At low air speeds, the randomly moving particles in the air collide into one another, and are pushed into the mask's interwoven fibers. This is how filters act more efficiently at smaller particle sizes, while 0.3 marks the barrier zone that's the most challenging.
The CDC explains the multiple ways in which particle filters operate. And for more, check out the smart guys at Smart Air who demonstrated the ability of masks to filter these tiny particulates.
If you're infected (often unknowingly), you can reduce the distance these water droplets carrying the contagion travel and how long they linger in the air for (see our extensive explanation of this process in our Case for Masks article) with the mask barrier.
If an infected person's droplets linger in the air and you pass through them while blocking access of water-droplet sized particles into your respiratory system, you're less likely to be infected. Even reducing the quantity of the virus - the aggregate viral load - is sufficient in many cases to avoid infection, as your immune system fights off smaller quantities of the virus.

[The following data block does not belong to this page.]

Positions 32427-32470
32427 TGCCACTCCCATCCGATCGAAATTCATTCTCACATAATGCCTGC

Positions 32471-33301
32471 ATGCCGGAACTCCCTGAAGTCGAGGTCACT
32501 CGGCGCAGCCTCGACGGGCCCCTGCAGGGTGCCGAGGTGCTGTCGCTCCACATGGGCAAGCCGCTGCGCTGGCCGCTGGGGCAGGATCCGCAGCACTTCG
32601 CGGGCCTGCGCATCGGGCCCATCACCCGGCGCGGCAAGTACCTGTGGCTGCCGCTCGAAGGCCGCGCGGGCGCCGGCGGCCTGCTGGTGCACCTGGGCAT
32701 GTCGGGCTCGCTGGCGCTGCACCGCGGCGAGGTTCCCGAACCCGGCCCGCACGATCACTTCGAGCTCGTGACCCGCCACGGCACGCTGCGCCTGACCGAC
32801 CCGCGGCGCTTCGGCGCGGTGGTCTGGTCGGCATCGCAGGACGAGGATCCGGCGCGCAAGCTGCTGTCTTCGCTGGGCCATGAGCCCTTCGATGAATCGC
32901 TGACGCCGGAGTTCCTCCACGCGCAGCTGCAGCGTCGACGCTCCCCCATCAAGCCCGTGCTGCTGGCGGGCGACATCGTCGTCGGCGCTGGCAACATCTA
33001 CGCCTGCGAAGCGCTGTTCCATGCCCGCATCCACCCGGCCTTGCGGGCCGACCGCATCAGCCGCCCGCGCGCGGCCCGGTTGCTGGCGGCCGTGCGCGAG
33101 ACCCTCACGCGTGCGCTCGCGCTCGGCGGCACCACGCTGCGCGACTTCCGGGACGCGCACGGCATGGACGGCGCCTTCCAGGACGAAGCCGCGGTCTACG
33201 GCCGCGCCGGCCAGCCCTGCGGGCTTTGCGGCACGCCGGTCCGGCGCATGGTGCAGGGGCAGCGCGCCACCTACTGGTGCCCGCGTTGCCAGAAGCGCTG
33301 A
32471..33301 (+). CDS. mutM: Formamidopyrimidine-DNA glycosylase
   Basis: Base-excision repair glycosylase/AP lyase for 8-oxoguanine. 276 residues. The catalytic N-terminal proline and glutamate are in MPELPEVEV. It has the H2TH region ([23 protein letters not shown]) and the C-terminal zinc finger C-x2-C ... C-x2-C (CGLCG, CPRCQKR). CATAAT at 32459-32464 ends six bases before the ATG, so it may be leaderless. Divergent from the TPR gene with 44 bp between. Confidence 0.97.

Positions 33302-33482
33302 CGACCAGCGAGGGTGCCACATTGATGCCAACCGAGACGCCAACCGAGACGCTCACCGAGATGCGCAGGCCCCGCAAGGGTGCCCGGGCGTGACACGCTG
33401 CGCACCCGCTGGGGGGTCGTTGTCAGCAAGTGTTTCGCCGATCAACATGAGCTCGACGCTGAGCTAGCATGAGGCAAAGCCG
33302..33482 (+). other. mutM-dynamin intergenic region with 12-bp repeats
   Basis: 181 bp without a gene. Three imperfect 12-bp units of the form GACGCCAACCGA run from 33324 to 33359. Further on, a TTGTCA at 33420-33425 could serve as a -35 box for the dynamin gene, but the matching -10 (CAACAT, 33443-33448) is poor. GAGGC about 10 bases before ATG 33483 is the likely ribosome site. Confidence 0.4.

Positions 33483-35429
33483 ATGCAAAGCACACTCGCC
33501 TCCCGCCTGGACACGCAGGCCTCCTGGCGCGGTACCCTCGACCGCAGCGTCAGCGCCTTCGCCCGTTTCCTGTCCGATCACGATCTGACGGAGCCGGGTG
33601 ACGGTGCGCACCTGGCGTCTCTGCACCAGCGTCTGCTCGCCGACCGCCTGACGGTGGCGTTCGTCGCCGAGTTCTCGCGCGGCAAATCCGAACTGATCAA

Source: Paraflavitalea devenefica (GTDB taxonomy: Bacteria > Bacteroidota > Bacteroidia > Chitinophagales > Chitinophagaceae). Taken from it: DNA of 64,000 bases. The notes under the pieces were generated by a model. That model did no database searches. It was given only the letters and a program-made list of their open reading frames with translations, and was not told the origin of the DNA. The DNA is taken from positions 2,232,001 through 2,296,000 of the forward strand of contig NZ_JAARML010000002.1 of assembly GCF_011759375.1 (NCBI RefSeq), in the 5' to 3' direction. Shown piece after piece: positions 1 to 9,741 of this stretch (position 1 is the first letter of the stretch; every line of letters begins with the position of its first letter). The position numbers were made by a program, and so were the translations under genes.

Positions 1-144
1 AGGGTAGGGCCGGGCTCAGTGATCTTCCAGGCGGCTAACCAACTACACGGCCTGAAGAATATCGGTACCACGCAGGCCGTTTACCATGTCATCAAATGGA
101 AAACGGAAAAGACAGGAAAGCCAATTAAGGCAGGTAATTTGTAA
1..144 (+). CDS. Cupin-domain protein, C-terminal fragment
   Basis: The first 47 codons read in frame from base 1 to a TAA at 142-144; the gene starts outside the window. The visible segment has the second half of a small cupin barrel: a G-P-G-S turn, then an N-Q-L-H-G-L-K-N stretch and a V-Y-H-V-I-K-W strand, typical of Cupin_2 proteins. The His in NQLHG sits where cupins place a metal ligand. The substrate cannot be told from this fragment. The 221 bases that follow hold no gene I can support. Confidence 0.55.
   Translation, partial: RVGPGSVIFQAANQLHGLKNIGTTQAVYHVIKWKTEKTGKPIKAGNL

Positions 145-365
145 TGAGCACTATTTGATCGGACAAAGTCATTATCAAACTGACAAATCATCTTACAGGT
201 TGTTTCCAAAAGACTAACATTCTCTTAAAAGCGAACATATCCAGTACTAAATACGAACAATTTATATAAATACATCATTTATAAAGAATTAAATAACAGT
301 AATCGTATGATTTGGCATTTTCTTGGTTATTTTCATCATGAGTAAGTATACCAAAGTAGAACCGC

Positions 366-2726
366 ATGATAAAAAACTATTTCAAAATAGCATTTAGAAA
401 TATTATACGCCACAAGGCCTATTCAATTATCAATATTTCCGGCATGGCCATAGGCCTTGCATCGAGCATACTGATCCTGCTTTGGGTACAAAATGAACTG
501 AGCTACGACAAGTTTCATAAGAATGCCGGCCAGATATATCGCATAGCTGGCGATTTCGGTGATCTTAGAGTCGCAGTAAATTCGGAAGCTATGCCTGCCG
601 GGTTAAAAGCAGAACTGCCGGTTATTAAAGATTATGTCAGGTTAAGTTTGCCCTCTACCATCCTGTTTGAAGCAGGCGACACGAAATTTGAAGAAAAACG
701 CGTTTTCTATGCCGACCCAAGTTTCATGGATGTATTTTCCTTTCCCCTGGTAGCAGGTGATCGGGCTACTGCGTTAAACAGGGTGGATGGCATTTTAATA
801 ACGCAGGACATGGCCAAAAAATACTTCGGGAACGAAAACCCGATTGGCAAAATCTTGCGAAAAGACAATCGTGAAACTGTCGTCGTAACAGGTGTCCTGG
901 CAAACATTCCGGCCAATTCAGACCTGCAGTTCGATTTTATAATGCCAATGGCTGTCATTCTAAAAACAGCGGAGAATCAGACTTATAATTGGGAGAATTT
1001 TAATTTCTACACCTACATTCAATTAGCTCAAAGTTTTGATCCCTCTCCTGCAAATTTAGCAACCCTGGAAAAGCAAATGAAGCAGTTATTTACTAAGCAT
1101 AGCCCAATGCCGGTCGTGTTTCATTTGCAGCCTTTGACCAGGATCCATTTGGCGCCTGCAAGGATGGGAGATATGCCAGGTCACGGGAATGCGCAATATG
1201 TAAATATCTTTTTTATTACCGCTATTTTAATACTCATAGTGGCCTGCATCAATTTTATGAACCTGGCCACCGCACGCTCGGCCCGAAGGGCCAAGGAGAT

You can see the size and distribution of droplets dispersed from coughing, below. Without a mask (left), there's a far greater density of droplets, up to 6000 droplets/cm3. With masks (right), that falls to under 600 droplets/cm3.
Read on for empirical validation of mask efficacy.